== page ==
Wissenschaftler haben zum ersten mal das bekannte Trolley-Problem in Real Life mit (fiktiven) Elektroschocks für Mäuse nachgestellt. Ergebnis: In Wirklichkeit drücken noch mehr Leute den Knopf, um „nur“ eine Maus auszuschalten, als in theoretischen Überlegungen.
Wie auch immer. Niemand schlägt die Eleganz der Lösung des Trolley-Problems von E.J. Masicampos zweijährigem Sohn.
The researchers gathered 200 people and told them they were about to zap a cage of five mice with a strong electric shock. Participants were told if they pressed a button then the electroshock would be diverted to a cage containing one mouse instead. (The mice were not actually shocked in the end, it was just an empty threat. Phew). Before this, though, they asked the participants how they thought they would hypothetically react to this problem.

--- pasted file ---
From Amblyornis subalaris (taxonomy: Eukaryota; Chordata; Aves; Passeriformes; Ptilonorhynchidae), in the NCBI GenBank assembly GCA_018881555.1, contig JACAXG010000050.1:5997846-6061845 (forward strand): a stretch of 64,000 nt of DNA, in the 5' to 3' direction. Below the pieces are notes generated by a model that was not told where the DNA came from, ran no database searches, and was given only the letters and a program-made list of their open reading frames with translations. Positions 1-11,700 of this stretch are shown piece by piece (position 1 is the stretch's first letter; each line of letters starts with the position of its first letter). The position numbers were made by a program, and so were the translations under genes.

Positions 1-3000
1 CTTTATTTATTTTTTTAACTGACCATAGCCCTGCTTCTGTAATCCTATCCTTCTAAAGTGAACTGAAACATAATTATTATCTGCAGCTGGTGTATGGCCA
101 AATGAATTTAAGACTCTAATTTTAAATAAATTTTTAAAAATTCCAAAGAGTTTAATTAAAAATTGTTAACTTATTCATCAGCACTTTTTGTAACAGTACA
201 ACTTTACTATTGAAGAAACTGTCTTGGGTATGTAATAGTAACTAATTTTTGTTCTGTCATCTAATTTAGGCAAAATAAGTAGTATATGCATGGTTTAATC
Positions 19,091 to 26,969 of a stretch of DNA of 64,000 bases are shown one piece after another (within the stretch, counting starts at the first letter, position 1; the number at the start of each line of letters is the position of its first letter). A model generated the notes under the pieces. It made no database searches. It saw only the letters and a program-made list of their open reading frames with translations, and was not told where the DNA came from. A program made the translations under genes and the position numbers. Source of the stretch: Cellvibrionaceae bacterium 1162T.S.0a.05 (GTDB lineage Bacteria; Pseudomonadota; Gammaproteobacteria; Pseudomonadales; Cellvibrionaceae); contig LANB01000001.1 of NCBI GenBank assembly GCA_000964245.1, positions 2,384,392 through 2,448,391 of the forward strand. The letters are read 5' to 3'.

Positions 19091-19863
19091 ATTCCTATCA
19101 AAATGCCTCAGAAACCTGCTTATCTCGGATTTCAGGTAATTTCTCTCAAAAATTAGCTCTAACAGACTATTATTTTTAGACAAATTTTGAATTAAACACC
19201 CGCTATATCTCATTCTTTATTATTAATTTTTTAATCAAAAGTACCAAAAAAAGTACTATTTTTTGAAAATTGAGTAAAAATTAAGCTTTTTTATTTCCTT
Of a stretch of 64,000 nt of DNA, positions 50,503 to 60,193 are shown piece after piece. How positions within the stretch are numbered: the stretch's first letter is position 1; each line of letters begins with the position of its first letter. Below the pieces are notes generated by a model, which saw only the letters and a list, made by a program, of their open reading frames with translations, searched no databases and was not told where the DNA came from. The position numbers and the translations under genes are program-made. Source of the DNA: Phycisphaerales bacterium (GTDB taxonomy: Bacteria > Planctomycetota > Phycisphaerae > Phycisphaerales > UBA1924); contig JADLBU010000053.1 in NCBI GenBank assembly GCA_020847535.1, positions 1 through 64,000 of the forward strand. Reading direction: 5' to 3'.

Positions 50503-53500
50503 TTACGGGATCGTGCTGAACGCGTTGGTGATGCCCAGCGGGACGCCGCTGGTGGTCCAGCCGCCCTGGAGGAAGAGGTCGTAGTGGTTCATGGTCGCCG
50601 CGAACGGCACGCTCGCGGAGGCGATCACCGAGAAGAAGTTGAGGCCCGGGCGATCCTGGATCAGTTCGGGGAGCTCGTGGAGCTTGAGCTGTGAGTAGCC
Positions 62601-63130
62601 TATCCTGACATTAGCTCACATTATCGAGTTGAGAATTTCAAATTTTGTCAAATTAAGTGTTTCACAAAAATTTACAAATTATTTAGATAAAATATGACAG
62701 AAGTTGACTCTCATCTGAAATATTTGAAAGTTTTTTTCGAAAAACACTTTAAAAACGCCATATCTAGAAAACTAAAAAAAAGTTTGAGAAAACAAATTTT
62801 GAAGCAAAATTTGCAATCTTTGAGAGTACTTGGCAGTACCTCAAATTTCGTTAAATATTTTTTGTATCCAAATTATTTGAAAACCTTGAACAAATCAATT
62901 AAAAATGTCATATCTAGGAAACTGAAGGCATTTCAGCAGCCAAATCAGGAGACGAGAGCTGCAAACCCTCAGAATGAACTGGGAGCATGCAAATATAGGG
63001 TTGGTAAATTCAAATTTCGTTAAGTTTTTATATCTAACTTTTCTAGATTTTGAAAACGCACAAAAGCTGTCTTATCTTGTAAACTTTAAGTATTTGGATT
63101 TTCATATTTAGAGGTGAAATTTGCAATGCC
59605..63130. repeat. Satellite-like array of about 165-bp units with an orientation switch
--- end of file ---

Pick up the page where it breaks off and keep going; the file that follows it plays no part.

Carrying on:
The results showed 66 percent of people would press the button in a hypothetical scenario, according to New Scientist. However, when the chips were down and the real mice were in front of them, 84 percent of people chose to press the button and actively zap the one mouse. You might assume that people would think more emotionally in a real scenario and more rationally in abstract scenarios, but this was not what they found at all.
Crucially, the study showed that people think differently in hypothetical dilemmas compared to real-life scenarios.